Last Friday 17 May, the stock jumped to over 600p and continued to rally after Norges Bank declared its 3.1% stake on 21 May, reaching 885p on 23 May before plunging nearly 10% that afternoon (with the Wall Street sell-off), currently 773p.  Total stock out on loan has reduced to 10.4%.

It's hard to say if Norges opted to come into the placing afresh at 500p or increased a stake that was taken below the 3% threshold for disclosure.  

The fund has been in the news lately for raising their UK investments "whatever the outcome of Brexit".

Meanwhile, Odey has sat pretty through the demise of Debenhams, with a colossal 7.87% short there.

Analysts remain broadly cautious

They acknowledge scope for a 10%-plus short position to provide technical support as it closes, although with a fundamentals' perspective most are perturbed how their per share targets need revising down after the placing delivered 77% dilution.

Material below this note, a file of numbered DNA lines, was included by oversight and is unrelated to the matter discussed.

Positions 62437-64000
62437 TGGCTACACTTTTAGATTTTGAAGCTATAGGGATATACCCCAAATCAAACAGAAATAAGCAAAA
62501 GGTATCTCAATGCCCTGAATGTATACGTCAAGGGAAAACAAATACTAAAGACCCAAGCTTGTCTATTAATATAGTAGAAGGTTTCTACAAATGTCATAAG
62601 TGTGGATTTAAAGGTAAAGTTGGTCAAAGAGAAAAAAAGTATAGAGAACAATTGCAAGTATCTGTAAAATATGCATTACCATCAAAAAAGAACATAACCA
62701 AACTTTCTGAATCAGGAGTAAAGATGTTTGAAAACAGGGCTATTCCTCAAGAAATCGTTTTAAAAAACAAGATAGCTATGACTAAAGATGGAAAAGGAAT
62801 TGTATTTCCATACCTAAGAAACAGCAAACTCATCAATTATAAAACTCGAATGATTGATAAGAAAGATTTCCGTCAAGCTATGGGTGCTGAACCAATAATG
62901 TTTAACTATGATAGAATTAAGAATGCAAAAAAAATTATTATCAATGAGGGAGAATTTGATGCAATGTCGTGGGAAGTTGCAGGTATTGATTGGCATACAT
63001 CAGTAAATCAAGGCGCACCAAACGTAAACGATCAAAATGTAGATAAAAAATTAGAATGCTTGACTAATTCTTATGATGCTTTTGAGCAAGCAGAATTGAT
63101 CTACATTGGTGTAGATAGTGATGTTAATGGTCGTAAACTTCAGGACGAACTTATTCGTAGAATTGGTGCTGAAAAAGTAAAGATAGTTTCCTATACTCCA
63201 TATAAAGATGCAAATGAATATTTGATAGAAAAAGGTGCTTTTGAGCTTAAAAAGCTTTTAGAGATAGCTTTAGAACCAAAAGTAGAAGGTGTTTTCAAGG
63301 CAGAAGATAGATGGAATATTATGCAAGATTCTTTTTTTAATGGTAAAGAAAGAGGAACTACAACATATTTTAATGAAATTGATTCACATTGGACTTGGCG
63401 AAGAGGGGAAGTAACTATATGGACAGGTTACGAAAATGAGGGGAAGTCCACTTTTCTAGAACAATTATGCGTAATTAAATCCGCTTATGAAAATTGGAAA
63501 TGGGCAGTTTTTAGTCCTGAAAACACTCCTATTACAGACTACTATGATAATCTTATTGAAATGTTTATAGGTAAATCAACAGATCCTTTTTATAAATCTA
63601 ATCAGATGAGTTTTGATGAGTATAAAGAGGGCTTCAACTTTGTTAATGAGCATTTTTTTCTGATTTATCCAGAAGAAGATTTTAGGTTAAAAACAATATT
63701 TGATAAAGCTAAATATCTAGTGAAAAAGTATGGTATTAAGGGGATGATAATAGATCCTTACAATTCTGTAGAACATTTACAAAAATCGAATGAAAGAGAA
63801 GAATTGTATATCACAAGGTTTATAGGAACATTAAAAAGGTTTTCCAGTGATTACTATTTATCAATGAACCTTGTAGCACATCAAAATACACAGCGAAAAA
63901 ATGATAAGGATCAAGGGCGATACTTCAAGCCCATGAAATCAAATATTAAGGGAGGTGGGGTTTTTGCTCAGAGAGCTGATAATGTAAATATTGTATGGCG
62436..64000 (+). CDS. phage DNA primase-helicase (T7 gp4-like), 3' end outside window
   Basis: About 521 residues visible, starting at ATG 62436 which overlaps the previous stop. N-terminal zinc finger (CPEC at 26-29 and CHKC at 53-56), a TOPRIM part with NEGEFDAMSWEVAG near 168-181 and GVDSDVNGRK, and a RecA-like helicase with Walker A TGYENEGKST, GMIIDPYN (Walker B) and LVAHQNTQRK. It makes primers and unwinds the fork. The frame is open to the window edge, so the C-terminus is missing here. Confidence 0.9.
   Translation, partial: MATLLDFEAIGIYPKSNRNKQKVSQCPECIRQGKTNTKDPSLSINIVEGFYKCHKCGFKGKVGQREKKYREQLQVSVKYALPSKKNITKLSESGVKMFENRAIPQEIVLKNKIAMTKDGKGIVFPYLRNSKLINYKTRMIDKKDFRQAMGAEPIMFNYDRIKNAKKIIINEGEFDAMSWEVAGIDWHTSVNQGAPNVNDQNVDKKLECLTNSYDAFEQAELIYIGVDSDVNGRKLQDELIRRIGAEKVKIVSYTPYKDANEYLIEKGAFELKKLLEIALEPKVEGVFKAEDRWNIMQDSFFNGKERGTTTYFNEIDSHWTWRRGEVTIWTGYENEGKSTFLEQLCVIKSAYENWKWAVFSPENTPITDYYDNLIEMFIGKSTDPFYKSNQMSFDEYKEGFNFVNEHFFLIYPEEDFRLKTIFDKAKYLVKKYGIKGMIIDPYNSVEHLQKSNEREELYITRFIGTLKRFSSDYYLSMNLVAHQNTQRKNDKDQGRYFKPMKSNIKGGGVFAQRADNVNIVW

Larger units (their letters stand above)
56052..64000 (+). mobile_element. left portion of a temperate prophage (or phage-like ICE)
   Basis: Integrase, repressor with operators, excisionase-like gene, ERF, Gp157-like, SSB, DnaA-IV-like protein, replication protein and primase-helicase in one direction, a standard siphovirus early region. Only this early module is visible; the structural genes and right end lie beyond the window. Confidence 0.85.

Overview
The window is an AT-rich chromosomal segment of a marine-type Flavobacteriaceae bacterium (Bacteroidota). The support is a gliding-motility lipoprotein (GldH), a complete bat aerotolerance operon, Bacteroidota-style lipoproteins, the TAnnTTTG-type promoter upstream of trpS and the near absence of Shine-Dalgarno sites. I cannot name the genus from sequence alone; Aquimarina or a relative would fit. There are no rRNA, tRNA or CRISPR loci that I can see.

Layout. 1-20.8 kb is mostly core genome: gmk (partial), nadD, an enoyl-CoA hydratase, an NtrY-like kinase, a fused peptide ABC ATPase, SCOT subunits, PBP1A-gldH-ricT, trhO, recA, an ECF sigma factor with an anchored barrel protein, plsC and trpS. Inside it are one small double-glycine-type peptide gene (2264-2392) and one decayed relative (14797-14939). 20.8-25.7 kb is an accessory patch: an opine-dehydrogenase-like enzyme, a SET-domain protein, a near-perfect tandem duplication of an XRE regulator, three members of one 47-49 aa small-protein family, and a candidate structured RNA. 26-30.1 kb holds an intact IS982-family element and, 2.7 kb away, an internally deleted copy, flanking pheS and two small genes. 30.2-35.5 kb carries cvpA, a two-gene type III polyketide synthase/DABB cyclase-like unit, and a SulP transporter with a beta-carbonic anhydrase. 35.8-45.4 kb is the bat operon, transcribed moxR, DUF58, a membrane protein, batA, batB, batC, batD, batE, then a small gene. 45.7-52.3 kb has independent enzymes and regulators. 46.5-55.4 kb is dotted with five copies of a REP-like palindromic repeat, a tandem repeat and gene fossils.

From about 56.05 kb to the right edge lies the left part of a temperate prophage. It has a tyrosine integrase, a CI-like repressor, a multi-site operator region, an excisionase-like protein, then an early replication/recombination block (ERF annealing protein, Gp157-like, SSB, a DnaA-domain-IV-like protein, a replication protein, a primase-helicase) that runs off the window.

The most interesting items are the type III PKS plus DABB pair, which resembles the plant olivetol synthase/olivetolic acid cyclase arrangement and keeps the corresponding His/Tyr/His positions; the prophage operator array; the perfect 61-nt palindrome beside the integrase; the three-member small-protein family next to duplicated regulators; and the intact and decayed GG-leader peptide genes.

Shorters are also likely of the view that this won't be the last equity capital raise if tough competition and very low interest rates persist for UK banks.

Barclays targets 537p fair value after reducing its targeted net asset value (NAV) by 25%, while its "earnings" estimates remain the same at 30% below profits consensus (which is a remarkable mixing up of profit and earnings in the text).  

Upside exists, however, if Metro achieves loan sales and gains a credit rating, deferring the need for further equity.

Morgan Stanley is more bullish with an 830p target, anticipating some pricing support given a large short base "though we remain cautious on the longer-term outlook".

Panmure Gordon is the most negative with a 'sell' stance targeting 445p, although if the same analyst is involved I recall the same being said on Barclays (LSE:BARC) post the 2008 crisis which in fact recovered strongly.  

Its chief concern, after a weak trading update last January, is the extent of dilution from the placing coupled with reducing its forecasts for deposit and loan growth out to 2021: